Prayer for Healing, Praise, and Repentance
Is anyone among you sick? Let them call the elders of the church to pray over them and anoint them with oil in the name of the Lord. And the prayer offered in faith will make the sick person well; the Lord will raise them up. If they have sinned, they will be forgiven. James 5:14-15
I called the elders to pray for me once. It was a unique situation: I lived next door to the pastor of my church. One night I knew the elders were meeting there. I’d had strep throat for ten days with a fever that wouldn’t go away. I dialed the pastor’s number. While I talked to him on the phone, I started sweating—my fever had broken. An elder came over anyway and anointed me with oil. We praised God for the healing. What’s more, though I’ve been exposed to strep throat several times, I never got it again.
As James ended his letter, he wrote about prayer and faith, two themes he’d written about many times. Most of us pray when we’re in trouble. How about when we’re happy? When life is going well, we may feel we can handle things by ourselves. James said that’s the time for singing prayers.
When we’re convicted of sin, we may prefer to hide. James suggested, “Confess your sins to each other and pray for each other so that you may be healed.” Do you dare to tell a brother or sister they’ve wandered from the truth? If you pray and do all you can to help a person repent, God will “cover over a multitude of sins” (James 5:20).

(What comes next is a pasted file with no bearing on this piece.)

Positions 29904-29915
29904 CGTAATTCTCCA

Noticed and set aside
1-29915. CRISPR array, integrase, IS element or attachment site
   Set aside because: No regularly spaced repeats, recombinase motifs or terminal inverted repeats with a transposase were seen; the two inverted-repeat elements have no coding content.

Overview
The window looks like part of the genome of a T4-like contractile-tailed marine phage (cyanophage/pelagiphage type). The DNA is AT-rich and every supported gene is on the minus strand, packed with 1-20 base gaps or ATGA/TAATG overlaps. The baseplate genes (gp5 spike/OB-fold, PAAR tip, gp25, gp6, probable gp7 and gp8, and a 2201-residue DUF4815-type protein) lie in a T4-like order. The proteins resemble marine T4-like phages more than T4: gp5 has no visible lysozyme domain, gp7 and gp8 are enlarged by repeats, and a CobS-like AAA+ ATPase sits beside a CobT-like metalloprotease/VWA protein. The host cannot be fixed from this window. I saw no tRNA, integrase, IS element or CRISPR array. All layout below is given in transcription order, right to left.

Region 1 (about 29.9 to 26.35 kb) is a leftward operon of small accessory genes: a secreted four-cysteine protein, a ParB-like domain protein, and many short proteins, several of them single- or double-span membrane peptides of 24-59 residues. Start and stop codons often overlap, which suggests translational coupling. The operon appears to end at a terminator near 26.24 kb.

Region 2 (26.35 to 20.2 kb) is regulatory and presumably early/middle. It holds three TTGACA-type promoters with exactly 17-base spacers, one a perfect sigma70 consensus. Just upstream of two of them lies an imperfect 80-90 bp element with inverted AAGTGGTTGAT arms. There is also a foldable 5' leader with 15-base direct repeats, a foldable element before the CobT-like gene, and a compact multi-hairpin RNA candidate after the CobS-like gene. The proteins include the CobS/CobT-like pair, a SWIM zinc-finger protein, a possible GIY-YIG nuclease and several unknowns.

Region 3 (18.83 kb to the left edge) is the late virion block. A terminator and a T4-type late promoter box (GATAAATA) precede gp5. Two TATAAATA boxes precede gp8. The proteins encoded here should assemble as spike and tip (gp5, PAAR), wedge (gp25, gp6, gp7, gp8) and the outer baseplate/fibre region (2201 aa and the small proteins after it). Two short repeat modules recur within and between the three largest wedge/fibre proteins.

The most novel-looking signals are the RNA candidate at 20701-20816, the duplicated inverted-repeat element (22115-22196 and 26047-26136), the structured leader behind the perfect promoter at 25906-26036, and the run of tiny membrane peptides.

James gives an example of Elijah who’s almost always included in a list of mighty men of prayer. However, you don’t have to be a special prayer warrior to be effective. James qualified Elijah’s ability with the words, “Elijah was a human being, even as we are.” He suffered fear, depression, and doubt, just as we might. Nevertheless, when he prayed earnestly and courageously, God answered his prayers mightily (1 Kings 18:21-46).
Our prayers may not be eloquent, or even articulated at times, but God hears and answers.
Pray for and with others. Add variety to your prayers including healing, praise, and repentance.
Read about Elijah’s time of fear, depression, and doubt in 1 Kings 19:1-21. How did God encourage him? Who would come alongside him as a helper, successor?
We know Moses had mighty answers to his prayers. Read about a time when he needed Aaron and Hur to come alongside him as he prayed in Exodus 17:9-13. See a devotion on this time of communal prayer: Jehovah-Nissi. Who can you ask to pray with you?
See Psalm 30 for a variety of emotions and expressions of communal prayer including praise and repentance. Which parts of this psalm can you use in praying for a situation you’re facing?
Nancy J. Baker
This devotion is part of Dig into Prayer.